Launching a Movement
Spiritual movements come in all shapes and sizes, but they do have some things in common. Usually they follow a certain series of steps as they are beginning. These suggestions will help you as you attempt to provide leadership in launching a movement:
1. Cast vision with your potential leaders or newly appointed leaders, making sure that they are firmly committed to a multiplying ministry among international students.
2. Decode the campus as part of your effort to locate potential leaders. This will entail a process of determining how students at your campus “cluster” together in social groups. Who are the influencers and how can you best minister to them? Make this a continual project and involve your students in it so they will “own” the process and will contribute their ideas. LINK
One Special Note: Give careful thought and prayer to the nationality or nationalities that you are seeking to reach. They vary greatly in their demographics and their spiritual responses. Most Japanese in America are undergraduate students while most other internationals are graduate students. Chinese are relatively open to the gospel but may have more opportunities to consider Jesus—through Chinese churches and Bible studies—than other internationals. Also note that at large universities, each nationality may have the population to merit a special ministry focus; at smaller colleges it may be necessary to work with all international students in order to create a sense of movement.
3. Develop a strategic plan with your leaders, probably for one school year. You will want to choose an approach that seems right for your situation. Your choice of a broad sowing approach or a networking approach will affect many other decisions and plans.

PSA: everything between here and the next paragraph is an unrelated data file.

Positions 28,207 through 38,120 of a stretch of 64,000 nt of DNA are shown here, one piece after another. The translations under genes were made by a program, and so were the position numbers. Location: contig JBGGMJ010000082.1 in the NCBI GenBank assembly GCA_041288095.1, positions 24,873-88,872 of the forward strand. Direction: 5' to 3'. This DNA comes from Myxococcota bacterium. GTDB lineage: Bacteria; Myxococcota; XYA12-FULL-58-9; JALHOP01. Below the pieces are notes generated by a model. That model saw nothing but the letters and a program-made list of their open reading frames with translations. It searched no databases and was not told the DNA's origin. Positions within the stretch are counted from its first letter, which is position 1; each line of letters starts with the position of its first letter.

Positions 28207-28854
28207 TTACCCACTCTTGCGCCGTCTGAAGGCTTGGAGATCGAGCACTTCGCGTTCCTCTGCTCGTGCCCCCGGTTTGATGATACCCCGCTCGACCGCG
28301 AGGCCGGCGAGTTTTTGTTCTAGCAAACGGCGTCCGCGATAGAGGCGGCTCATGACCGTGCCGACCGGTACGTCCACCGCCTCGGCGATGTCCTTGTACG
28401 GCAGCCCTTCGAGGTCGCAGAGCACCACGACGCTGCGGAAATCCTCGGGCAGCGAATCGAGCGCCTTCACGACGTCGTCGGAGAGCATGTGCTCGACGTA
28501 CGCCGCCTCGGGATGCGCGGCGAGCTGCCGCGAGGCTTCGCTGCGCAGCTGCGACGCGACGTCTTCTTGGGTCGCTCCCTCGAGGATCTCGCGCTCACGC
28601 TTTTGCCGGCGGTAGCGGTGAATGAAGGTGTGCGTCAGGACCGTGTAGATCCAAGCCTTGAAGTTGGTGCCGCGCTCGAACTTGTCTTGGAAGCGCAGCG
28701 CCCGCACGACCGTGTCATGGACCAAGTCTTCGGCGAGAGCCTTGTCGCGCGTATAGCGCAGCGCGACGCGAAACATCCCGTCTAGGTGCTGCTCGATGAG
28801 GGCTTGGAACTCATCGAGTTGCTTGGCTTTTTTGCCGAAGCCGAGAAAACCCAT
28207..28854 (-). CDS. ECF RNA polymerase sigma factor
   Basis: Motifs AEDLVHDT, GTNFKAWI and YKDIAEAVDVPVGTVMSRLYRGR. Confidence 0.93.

4. Meet internationals through easy points of entry that you discovered in the decoding process. For example, attend a university-sponsored event for international students or hang out in an area of the student union that attracts a certain nationality of students.
5. Continue recruiting others to be involved. Your leaders can cast vision with others (at campus ministries, at churches, etc.) to get them involved in this new movement. Seek to have this vision-casting strongly endorsed by the leadership of the host group so it is “legitimized.”
6. Provide friendship-making activities for internationals. These events for internationals should meet specific felt needs (physical or social). Consider airport pick-up for new international students or programs to provide them with short-term housing or orientation to the campus/community. Also consider activities that will meet their need for relating to American culture—day trips, English tutoring or practice, dinners in friendly American homes.
7. Plan broad sowing events. Such events will be a mainstay of your work if you select a ministry style of broad sowing. You will want to incorporate periodic events of this type. Your leaders and their co-workers can conduct appropriate surveys of internationals, hold large parties in celebration of major holidays, and host special meetings and events that hold special interest for your international students.
8. Do individual or small group outreach. Depending on the nationalities involved and the response of individuals, your people may want to put a greater emphasis on either one-to-one conversations about Jesus or evangelistic Bible study groups.